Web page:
Golden Nutmeg

REVIEW: The Golden Nutmeg by Christopher Tozier


Revel Harrison loves soccer. Video games or school he could take or leave, but he eats, sleeps and breathes soccer.

His team, the Fighting Pomelos, isn’t very good. They have moments of brilliance, but their coach is a volunteer who doesn’t know a lot about technique. He doesn’t really even know the names of the kids on the team.

But Revel has potential. His friends know it. So does the coach. The local travel team is even scouting him. But travel teams are expensive. There’s the uniform and specific equipment and all sorts of fees. On a regular day, that would be a lot of money. But Revel’s mom just lost her job. And then his dad loses his job, too. Maybe it would be better if Revel just stuck with the Pomelos. Maybe soccer isn’t all Revel thought it was.


I received a copy of this book from the author along with a review request. In return, I promised an honest review of the book.

This story is very heavy on soccer details. In 165 pages, there are five games and several practices. I think this would appeal to kids who love soccer and play it a lot. They’ll understand the different positions and game rules and maybe be able to picture the action. Kids who don’t play soccer may have a harder time engaging with this book.

The story around the games felt thin to me. There were things going on with Revel’s parents and then another plot point with a guy on the soccer team. I didn’t feel those parts got the same attention as the soccer games. Since I am not big on soccer, it was harder for me to enjoy the story without a more balanced treatment of the different plot points.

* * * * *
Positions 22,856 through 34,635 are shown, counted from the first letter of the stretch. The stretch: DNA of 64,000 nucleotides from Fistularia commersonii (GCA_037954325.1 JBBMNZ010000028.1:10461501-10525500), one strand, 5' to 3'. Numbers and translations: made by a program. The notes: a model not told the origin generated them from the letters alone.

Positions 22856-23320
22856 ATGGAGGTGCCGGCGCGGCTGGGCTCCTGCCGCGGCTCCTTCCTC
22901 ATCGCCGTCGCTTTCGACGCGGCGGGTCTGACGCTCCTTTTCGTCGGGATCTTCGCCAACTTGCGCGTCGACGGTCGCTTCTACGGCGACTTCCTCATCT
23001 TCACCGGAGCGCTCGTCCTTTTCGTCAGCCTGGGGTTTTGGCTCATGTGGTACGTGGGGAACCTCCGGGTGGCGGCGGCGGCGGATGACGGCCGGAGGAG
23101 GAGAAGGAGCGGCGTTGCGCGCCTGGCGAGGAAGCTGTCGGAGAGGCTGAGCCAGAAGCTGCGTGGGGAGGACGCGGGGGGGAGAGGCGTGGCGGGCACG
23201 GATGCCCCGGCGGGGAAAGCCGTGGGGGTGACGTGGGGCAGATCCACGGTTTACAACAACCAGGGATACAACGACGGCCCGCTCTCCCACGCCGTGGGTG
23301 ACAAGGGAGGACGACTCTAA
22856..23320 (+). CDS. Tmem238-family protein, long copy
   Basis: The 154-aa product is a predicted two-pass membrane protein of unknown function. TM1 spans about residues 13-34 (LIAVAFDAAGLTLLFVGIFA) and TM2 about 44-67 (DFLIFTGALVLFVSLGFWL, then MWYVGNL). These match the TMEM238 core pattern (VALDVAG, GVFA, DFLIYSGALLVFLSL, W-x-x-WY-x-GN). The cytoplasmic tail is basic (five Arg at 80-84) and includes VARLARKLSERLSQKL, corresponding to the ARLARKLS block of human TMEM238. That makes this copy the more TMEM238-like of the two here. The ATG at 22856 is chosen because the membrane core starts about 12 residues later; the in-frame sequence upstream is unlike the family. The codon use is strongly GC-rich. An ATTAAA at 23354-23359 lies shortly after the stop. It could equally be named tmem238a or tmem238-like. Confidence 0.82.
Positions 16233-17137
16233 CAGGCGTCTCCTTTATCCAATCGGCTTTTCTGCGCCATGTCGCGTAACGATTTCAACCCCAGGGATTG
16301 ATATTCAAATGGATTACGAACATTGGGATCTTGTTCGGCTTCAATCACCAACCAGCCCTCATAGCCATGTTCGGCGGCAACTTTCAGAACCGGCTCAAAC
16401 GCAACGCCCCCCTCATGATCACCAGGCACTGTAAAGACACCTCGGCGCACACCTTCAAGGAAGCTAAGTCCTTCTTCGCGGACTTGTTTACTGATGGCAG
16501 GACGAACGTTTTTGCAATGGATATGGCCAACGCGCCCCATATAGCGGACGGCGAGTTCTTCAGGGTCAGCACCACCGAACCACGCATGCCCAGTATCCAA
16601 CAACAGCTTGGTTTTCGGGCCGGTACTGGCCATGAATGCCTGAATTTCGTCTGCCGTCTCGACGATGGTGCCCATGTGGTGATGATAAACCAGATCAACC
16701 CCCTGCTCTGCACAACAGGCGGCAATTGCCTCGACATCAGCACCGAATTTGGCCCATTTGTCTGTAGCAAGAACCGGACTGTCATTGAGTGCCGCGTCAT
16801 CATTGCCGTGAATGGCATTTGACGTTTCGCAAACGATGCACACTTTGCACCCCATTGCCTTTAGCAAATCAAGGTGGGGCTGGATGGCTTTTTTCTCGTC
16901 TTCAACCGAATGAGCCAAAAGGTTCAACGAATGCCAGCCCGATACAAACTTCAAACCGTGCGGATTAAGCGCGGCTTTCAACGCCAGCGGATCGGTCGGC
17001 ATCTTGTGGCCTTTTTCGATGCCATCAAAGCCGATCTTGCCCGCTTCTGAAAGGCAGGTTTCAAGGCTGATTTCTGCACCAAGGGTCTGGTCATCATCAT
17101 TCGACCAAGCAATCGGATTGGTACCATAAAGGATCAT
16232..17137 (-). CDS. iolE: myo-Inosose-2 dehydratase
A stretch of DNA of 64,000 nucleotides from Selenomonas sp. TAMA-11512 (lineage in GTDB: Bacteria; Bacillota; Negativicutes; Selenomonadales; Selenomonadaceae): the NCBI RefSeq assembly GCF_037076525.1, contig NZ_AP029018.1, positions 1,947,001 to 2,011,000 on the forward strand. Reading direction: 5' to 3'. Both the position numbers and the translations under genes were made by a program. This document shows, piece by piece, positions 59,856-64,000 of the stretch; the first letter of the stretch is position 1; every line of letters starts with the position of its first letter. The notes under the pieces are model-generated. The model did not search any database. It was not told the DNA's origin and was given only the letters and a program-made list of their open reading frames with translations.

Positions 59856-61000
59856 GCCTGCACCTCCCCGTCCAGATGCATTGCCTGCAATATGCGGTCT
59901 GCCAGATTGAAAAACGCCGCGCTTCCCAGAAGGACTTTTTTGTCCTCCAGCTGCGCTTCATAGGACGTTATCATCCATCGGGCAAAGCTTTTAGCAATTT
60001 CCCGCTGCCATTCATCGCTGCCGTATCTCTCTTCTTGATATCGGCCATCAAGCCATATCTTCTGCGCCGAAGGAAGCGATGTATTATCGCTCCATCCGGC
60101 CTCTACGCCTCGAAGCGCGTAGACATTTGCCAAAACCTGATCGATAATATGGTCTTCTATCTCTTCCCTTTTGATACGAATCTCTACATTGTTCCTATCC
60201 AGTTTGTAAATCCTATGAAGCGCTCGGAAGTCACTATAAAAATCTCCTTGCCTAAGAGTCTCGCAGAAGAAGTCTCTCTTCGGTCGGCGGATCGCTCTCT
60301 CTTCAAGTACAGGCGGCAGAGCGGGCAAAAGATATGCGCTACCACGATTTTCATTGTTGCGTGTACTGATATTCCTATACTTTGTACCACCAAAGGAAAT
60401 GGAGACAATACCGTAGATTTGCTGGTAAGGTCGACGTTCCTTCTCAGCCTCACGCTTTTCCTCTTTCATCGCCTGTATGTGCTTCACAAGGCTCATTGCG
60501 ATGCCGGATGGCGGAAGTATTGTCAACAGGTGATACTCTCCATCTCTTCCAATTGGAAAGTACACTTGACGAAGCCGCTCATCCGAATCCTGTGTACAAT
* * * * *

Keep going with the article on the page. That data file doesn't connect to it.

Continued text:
In the hands of the right reader, this could be a great story. I was not that reader. In a school setting, I might have had luck finding an audience for this, but it would not have had wide-spread appeal for my students. My rating for this one is based on finding readers who love soccer like the main character does. For a more general audience, my rating would have to be a little lower.  This seems to be marketed as more of a middle grade story, but I feel this would be a better fit for a younger reader who needs a simpler story line or perhaps an older elementary student who struggles to stick with a longer, more intricate plot.

Rating: ♥♥♥

Eagle of Rome

REVIEW: The Eagle of Rome by Dan Metcalf


It’s 1928. Lottie Lipton lives at the British Museum with her Uncle Bert who is the Curator of Egyptology there. One day adventurer extraordinaire, Lady Viola, shows up at the museum, announcing she is off to find the Eagle of the Ninth Legion. She’s at the museum to check their library for clues.

Lady Viola is one of Lottie’s idols. But once the reporters are gone, Viola turns from gracious and sophisticated to rude and ruthless. While Lottie would put the missing Eagle into the museum so everyone could enjoy it, Viola wants it so she can sell it to finance her vacations. So Lottie vows to find it first.

Lottie, Uncle Bert and Reg, the museum’s caretaker, will have to solve several logic puzzles if they’re going to beat Lady Viola to the Eagle!


This is a cute, simple book with puzzles embedded into the story (with solutions). Lottie is sweet and values learning and art for the masses. The fast story means we don’t get to know her very well, but she is likable from the start.

The puzzles are fun and appear to be set up so the reader doesn’t see the solution until he/she turns the page (I saw an early electronic arc, so I don’t know what the final version will look like). There are bonus puzzles in the back matter along with vocabulary and facts related to the book.

Good for early elementary elementary classrooms and readers starting to test out short chapter books.

Thanks to Netgalley and Darby Creek Publishing for providing and electronic review copy in exchange for an honest review.

Rating: ♥♥♥